Despite the fact that he was a certified bucket, set multiple three-point records, won two championships and a Sixth Man of the Year award, the jokes continued. In 2021, a TikTok of him on the NCAT circulated on social media, with one student noting he was “probably off the Henny right now.”  

After picking up golf 14 years ago at a fundraiser while he was with the Nuggets, Smith is stepping into a new chapter, both as a student-athlete and the co-host of a new golf podcast, “Par 3.” Here, he talks with SLAM about his NBA days, what it’s like to still be misunderstood and life on the links.

SLAM: When you were in the League, there were a lot of misconceptions about you. How did you deal with that?

SMITH: I deal with it to this day, honestly. People already have so many misconceptions of who I am and so many things that they already have an opinion about before they even meet me. Men and women still tell me to this day, I didn’t think you were like that. Like, I thought you were way more arrogant or way more, you know, just self absorbed or something like that. It’s just, no. I mean, I acknowledge that there are other people out here in this world and it’s not just about me. I understand everybody has feelings and emotions and everything else.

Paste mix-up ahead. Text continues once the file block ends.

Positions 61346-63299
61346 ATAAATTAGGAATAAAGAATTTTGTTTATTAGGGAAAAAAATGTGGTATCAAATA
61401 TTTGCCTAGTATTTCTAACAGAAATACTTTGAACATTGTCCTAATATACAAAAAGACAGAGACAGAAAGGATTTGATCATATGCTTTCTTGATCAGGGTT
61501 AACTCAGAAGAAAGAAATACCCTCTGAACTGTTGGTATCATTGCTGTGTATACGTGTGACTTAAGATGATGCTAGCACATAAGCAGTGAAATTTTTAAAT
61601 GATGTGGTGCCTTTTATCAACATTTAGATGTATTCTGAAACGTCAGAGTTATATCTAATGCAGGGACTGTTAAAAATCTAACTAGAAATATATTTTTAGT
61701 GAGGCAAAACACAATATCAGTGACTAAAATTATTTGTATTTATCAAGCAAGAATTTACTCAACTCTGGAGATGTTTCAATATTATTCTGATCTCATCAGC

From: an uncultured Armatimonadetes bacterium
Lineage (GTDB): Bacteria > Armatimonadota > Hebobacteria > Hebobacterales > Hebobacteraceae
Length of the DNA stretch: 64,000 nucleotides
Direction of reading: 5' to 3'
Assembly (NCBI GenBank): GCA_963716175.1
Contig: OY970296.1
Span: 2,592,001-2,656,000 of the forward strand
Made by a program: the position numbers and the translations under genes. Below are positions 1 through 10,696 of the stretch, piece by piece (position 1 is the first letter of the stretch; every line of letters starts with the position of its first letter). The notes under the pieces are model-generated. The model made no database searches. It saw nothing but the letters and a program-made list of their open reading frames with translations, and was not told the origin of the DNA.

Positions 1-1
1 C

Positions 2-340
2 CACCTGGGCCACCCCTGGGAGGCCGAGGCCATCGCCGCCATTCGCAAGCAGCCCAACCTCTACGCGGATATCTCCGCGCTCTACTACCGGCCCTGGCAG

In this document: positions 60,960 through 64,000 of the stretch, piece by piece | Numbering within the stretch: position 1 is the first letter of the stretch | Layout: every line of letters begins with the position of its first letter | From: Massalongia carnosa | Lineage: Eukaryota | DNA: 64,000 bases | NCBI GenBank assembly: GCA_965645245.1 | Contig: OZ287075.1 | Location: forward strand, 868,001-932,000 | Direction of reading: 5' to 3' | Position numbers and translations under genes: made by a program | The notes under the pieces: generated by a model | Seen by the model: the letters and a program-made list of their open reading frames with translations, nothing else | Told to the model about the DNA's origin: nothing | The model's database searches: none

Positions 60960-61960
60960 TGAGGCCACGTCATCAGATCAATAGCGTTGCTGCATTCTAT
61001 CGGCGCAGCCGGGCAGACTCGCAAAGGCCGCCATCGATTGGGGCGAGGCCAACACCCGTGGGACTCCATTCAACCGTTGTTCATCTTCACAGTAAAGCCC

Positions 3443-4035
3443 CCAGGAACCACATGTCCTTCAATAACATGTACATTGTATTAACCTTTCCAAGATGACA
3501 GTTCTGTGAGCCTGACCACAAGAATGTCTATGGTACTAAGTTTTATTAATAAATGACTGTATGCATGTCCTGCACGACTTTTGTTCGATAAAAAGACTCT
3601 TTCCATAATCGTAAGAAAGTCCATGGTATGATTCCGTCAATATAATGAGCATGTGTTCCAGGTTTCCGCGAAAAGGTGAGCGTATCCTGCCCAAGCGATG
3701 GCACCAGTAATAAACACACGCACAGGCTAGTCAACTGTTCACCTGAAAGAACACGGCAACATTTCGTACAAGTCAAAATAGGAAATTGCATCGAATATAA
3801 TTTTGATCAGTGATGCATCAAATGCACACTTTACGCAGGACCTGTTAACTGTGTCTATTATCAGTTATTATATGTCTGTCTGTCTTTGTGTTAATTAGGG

I almost questioned myself like, What persona am I giving off that people have this type of perception of me? Because if y’all really think that I’m like that and then when you finally meet me you’re like, shell shocked, it’s like, Damn, you know? So for me, I kind of questioned myself and took it back to like, Yo, you gotta make sure you on your Ps and Qs, because so many people are watching, and it’s influencing so many different people in a way that even I can’t even control because if I had it my way, it wouldn’t go the way it’s gone.